The new power delivery characteristics are augmented by the incredibly capable TC-SST transmission in the X MR. With three modes to choose from – “Normal,” Sport and S-Sport – the driver is given the choice of throttle response and aggressiveness in the shifting. “Normal” mode seemed to be best for lugging the car around town with traffic, whereas sport mode engaged with a quick flick of the toggle switch, immediately changing the behavior of the X. Personally speaking, I found S-Sport mode to be to my liking, with its quick throttle response and ultra-quick shifting.
Two qualities bothered me a bit, although they don’t take away from the driving experience itself. First, in order to engage S-Sport mode, you must come to a complete stop and push and hold the toggle switch for a few seconds. I imagine that this is designed to prevent potential damage to the sequential system, but not having all your missiles at the ready is rather disappointing. Second, even if you have engaged Sport or S-Sport mode, the car reverts back to Normal mode once you shut off and restart the car. This is not a shortcoming I have just for the Evo, however. The Nissan GT-R and Lexus IS-F are two vehicles that come immediately to mind that possess what I deem to be a nuisance. The driver should have control over the car, not the car have control over the driver and what he wants to do.
All small niggles aside, the combination of the 4B11 engine and TC-SST transmission is quite a convincing one, and completing the circle of performance is the new Super AWC system. It combines Super AYC (Active Yaw Control; first time in a Stateside Evo – adds side-to-side torque transfer ability to the rear wheels translating more cornering capability; similiar to Honda’s SH system), ACD (Active Center Differential), ASC (Active Stability Control) and ABS braking into one.
Simply put, the Super AYC system works. As the biggest handling difference between the US Evo IX, it allows the driver to push the throttle harder and earlier out of the apex. And you can watch S-AYC at work in the central display located between the tach and speedo. Even with the softer Bilstein suspension and higher ride height, it inspired just as much, if not more, confidence through the corners than a modified Evo IX. Some may argue that such electronic aids don’t help the driver in improving his skills, but anything to get you through a corner faster and SAFER is a plus in my book.
The stock Brembo braking system does a good job of bringing the Evo down to zero. While this set up is more than adequate for most drivers out there, the persistent “squishy” feeling under heavy braking is a carry-over from the Evo IX. Whether it’s late braking on the track or a panic stop on the freeway, the stock Brembo pad compound just doesn’t inspire a whole lot of confidence. As done with the in-house Evo IX, a change of pads, lines and fluid will do wonders for more spirited braking maneuvers. Or if your wallet allows – and to generate “oooohs” and “ahhhhs” from your friends – upgrade the system altogether to a number of aftermarket brake systems listed below. It will transform the Evo X into something completely different in a way that words cannot describe.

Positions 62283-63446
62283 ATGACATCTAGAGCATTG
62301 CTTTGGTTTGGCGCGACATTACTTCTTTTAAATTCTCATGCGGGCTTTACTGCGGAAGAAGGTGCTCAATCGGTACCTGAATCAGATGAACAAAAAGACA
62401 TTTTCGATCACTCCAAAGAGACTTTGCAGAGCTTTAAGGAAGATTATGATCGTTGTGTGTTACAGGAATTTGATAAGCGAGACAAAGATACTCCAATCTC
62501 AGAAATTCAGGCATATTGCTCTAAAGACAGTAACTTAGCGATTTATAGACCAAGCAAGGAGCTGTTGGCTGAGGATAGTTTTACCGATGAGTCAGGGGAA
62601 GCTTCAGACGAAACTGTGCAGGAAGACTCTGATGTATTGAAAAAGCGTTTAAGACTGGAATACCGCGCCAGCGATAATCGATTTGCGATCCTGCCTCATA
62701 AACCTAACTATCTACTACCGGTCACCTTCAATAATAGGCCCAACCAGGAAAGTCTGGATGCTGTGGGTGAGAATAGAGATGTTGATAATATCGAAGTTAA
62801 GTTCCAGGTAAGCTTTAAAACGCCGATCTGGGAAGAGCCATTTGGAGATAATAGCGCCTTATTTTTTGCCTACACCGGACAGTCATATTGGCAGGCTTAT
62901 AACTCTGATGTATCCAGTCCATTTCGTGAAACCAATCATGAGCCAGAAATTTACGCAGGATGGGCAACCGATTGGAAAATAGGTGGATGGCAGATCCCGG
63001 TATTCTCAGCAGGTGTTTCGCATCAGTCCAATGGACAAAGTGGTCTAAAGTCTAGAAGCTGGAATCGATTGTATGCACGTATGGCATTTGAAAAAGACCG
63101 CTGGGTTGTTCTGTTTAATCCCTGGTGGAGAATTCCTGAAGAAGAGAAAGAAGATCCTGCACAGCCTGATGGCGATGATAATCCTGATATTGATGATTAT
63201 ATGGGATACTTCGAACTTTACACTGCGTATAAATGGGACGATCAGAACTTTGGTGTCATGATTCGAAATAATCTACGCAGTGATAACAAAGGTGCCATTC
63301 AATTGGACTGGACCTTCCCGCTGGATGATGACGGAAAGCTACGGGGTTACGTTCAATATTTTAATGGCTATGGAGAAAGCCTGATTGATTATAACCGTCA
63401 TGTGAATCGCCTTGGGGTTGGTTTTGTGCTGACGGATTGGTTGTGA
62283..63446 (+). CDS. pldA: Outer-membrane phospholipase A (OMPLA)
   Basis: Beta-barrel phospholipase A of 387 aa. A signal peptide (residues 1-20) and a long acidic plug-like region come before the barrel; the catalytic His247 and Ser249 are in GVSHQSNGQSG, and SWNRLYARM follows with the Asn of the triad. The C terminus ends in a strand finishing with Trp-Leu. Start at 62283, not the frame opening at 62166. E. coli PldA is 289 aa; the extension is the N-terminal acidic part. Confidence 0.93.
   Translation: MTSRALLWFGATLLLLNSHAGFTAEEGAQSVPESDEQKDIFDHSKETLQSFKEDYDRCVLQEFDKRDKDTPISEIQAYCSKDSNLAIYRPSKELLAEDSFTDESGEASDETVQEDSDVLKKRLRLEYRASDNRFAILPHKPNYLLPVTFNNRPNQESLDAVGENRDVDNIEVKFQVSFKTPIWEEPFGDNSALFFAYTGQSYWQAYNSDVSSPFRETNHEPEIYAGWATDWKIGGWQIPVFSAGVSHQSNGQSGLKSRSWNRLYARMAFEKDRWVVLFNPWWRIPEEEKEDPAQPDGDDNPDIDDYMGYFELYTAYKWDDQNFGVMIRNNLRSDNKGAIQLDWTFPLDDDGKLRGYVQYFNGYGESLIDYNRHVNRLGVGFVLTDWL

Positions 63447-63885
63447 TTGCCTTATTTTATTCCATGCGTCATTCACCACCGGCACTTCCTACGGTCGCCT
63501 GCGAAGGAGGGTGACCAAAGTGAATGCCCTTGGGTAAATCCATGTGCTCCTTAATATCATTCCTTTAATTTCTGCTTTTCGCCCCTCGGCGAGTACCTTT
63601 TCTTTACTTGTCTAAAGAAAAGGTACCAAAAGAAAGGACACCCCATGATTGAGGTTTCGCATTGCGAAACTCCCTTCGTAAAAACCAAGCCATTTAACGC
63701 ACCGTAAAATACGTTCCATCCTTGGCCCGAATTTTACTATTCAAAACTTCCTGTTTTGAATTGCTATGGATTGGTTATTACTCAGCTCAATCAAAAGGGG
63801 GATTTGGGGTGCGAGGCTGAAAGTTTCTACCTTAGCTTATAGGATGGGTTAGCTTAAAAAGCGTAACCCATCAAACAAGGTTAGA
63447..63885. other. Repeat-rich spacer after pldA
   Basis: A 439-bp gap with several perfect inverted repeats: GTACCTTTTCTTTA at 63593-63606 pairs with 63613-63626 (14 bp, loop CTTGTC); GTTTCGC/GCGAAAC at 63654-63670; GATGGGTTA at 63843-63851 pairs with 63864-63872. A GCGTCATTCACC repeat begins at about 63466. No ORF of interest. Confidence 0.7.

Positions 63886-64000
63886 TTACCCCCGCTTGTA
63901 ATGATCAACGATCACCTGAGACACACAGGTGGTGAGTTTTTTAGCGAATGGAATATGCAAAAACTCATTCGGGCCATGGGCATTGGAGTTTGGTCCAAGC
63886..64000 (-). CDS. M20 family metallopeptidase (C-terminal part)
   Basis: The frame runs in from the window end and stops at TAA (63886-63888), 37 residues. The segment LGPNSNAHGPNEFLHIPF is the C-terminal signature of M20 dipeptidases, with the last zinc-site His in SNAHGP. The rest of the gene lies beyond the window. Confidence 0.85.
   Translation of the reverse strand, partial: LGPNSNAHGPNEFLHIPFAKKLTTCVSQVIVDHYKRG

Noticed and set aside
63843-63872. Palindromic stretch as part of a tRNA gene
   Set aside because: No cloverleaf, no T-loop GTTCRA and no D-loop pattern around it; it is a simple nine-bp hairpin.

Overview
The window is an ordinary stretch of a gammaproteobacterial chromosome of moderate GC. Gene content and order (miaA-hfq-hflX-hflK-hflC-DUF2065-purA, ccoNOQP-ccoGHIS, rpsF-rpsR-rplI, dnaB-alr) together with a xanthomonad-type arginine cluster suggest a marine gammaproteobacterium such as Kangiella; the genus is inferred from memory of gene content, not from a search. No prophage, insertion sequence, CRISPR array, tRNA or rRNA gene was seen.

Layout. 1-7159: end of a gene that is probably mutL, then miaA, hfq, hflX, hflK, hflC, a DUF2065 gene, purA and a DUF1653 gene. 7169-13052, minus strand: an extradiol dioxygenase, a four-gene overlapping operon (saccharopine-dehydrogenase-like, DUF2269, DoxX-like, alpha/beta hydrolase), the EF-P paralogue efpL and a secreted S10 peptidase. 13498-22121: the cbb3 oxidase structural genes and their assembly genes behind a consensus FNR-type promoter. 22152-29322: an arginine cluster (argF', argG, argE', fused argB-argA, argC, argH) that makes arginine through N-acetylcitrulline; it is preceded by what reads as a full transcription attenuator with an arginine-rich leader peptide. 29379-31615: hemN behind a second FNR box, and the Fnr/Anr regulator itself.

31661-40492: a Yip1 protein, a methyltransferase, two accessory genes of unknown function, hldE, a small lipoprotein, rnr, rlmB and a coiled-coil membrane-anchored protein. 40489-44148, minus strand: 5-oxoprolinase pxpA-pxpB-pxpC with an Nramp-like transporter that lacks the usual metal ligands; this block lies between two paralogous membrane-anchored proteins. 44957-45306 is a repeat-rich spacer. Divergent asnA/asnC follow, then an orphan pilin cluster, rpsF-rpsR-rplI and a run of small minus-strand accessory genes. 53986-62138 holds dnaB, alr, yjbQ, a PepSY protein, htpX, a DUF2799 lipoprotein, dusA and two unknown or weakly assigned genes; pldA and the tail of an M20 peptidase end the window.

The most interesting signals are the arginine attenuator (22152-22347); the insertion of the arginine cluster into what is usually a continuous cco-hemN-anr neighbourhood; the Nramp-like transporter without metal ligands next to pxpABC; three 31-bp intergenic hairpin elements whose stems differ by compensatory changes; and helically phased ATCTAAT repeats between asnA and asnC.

Finally, the wheel & tire combination on the X MR is great right out of the box. The Advan (Yokohama) 13C is a dry weather UHP (ultra high performance) tire that provides excellent traction on tarmac. Although the life expectancy of such a gummy tire is rather low, this is a price that any performance minded car enthusiast would not mind paying. And the 18″ forged BBS wheels, unique to the Evo X, is a strong, lightweight wheel that really does not need to be upgraded for performance reasons.
It’s rather difficult to compare the Evo X to the Subaru WRX STi, as they seemed to have gone in different direction with the current iterations. Whereas the Subie has transformed itself into a 5-door hatch, resembling a downsized Lexus RX-series SUV, the Evo maintains its 4-door sedan heritage. And has upped the ante a bit with a more user-friendly, pseudo entry level luxury vibe.
Considering the new approach of the Evo, we can only compare it to some of the 4-door sports sedans out there in the low- to mid-40k range. Having spent extensive seat time in all 4 of these vehicles, it’s hard to place the Evo X in the same class. Why? It’s just a different beast altogether. There is a greater emphasis on luxury, refinement and finish / materials in the Audi, BMW and Lexus. It’s hard to imagine that a person in the market for an entry-level luxury sports sedan would put the Evo X under consideration. Sure, Mitsubishi has made its bid with more features and gizmos inside but the execution honestly falls short of what its competitors have to offer. And although the Subaru WRX STi could be considered its closest competitor, the Evo and the Subie seemed to have traveled in different directions with the current offerings.